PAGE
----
He didn’t spare the man – MD of RTÉ News and Current Affairs, Jon Williams – who had made the Twitter apology for not linking climate change in news reports to our recent fine spell of weather. Deputy Fitzmaurice described this grovel as ‘sickening propaganda’. There and then, I just felt that Mick Fitzmaurice’s sentiments struck a chord with a lot of rural people across the West of Ireland.

Read the full Country Living column in this week’s Connacht Tribune, on sale in shops now – or you can download our digital edition from

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Connacht Tribune

New legislation will address Shannon Callows



POWER needs to be wrested from the ESB as a matter of urgency in relation to their control of water levels along the lakes of the Shannon, according to a Galway Minister of State and a local farming representative.

Minister of State, Anne Rabbitte and long-time flood-relief campaigner from Meelick, Michael Silke, told the Farming Tribune that the ESB’s control of lake water levels along the river was causing hardship for people living in flood hit areas.

“The legislation dealing with the control of water levels along the Shannon lakes dates back to 1934 in the era of the Ardnacrusha hydro-electric project.

“But things have changed since. Now, only one per cent of our electricity comes from Ardnacrusha and I accept that it is way past time this legislation was updated,” said the Minister of State at the Dept. of Children, Disability and Equality.

She pledged that this issue would be tackled in the Government’s Autumn programme of legislation with the specific aim of setting up an overall Shannon River authority which would take control of all flooding issues relating to the waterway.

On Thursday of last week (July 29), Minister of State with responsibility for the Office of Public Works (OPW), Patrick O’Donovan, and Minister of State at the Dept. of Agriculture, Senator Pippa Hackett, were brought on a boat trip of the Shannon to look at flood pinch points.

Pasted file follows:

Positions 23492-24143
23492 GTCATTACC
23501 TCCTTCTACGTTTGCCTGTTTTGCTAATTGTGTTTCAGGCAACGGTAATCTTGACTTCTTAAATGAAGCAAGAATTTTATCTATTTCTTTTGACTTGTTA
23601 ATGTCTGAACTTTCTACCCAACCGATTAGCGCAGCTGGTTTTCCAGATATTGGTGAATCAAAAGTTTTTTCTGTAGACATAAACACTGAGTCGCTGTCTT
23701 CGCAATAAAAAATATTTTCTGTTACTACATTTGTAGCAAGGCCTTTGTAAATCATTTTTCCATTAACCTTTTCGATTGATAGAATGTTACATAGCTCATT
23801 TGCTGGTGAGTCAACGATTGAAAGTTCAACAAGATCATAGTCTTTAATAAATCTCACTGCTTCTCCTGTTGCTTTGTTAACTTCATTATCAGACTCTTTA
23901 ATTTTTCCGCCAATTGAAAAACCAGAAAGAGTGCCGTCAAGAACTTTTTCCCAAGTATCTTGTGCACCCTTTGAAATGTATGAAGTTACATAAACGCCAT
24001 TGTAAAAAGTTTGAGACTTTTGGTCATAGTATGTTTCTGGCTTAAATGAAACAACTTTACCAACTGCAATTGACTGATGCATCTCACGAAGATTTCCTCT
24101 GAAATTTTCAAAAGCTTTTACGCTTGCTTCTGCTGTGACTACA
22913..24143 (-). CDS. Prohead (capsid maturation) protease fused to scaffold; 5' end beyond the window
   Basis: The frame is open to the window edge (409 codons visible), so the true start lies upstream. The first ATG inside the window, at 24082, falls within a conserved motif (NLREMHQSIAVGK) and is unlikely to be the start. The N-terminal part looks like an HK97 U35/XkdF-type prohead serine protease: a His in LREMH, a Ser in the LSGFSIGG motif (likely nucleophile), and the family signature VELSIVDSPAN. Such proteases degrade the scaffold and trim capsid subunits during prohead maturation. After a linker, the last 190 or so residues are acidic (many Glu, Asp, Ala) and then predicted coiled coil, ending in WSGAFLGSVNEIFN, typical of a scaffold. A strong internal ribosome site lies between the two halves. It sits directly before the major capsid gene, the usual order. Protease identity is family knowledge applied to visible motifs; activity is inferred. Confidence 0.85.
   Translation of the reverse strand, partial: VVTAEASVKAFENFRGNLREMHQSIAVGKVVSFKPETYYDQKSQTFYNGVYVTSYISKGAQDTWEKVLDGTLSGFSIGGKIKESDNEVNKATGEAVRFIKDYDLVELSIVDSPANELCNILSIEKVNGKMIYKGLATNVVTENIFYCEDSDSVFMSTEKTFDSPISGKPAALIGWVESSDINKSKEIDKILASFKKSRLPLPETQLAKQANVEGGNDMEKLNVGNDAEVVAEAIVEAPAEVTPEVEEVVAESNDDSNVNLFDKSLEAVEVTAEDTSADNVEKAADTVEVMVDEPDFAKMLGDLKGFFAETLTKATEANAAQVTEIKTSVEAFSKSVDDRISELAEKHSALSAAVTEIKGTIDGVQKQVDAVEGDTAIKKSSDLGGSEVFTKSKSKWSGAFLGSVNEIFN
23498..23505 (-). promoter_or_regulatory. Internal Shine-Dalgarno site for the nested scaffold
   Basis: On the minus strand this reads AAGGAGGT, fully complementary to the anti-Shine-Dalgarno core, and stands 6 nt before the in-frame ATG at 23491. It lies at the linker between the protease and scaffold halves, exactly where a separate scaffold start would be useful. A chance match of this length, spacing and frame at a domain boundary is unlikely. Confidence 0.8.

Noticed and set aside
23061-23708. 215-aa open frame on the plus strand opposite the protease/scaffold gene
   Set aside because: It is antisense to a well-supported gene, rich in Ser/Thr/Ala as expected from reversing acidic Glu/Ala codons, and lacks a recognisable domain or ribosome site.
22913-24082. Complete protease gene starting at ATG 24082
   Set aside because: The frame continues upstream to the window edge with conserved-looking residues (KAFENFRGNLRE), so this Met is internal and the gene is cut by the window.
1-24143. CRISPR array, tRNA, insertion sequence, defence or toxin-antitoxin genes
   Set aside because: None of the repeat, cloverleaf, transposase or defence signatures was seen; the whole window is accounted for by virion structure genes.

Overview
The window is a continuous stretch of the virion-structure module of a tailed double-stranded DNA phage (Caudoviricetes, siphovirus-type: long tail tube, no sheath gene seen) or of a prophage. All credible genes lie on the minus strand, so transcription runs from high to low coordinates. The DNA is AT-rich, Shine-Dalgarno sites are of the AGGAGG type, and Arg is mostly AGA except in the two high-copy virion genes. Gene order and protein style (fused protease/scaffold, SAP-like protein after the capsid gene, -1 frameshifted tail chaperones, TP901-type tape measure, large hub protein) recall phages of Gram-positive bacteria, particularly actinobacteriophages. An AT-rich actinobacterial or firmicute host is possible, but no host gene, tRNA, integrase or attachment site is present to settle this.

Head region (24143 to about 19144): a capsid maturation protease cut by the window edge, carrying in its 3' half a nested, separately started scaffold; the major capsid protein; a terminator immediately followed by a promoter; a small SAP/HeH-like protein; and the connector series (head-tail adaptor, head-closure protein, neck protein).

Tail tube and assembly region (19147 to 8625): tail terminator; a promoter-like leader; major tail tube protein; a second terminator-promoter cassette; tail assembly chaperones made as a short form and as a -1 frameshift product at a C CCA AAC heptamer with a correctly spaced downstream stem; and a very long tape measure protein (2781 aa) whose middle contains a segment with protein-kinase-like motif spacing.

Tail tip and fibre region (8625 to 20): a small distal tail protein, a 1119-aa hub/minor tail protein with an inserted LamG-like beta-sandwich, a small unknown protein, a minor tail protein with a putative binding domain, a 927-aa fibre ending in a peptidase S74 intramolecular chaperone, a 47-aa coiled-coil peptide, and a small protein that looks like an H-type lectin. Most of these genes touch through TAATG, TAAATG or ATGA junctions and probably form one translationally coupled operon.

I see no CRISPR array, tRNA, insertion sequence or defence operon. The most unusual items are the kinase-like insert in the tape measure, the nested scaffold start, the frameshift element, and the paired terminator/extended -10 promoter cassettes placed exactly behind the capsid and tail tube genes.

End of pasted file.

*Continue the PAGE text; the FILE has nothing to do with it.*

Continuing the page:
However, according to Michael Silke, he was disappointed that this boat trip did not travel through the backwater areas of the river between Banagher and Meelick, where the pinch points actually were located.

“They went on the navigation route which did not take them into the backwaters of the channel where the pinch points are located, and we were certainly disappointed with that.

Read the full story in this week’s Connacht Tribune, on sale in shops now – or you can download our digital edition from

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Connacht Tribune

Worry of walkers claiming against farmers



Connacht IFA Chair, Pat Murphy

FARMERS in hill-walk areas such as Connemara need to have their concerns allayed about insurance indemnification, the IFA has warned this week.

A pilot insurance project for farmers – as outlined by Rural and Community Development Minister, Heather Humphrey – is in the pipeline but has not yet been enacted into legislation.

Connacht IFA Chair, Pat Murphy, said that farmers in such areas needed the clear reassurance that if walkers on their farm had a fall or mishap, then the landowners would not be liable for any compensation.

“This really is a red line issue for farmers and landowners. They must be guaranteed in law that if hill-walkers are allowed on their lands that no liability will attach to the landowner if something happens,” said Pat Murphy.

He said that while farmers supported the principle of people being able to access the more scenic areas of the countryside, the issue of insurance indemnification had to be crystal clear.

“We also know that the issue of dogs being let roam by people out on country walks is one that needs to be addressed.

“The first thing a dog will do that’s let roam free will be to follow the nearest animal they see, and this is a major worry especially for sheep farmers,” said Pat Murphy.

Meanwhile, National Hill Committee Chairman Flor McCarthy has expressed concerns about recreational users not abiding by the Countryside Code during the recent spell of good weather.

For more, read this week’s Connacht Tribune.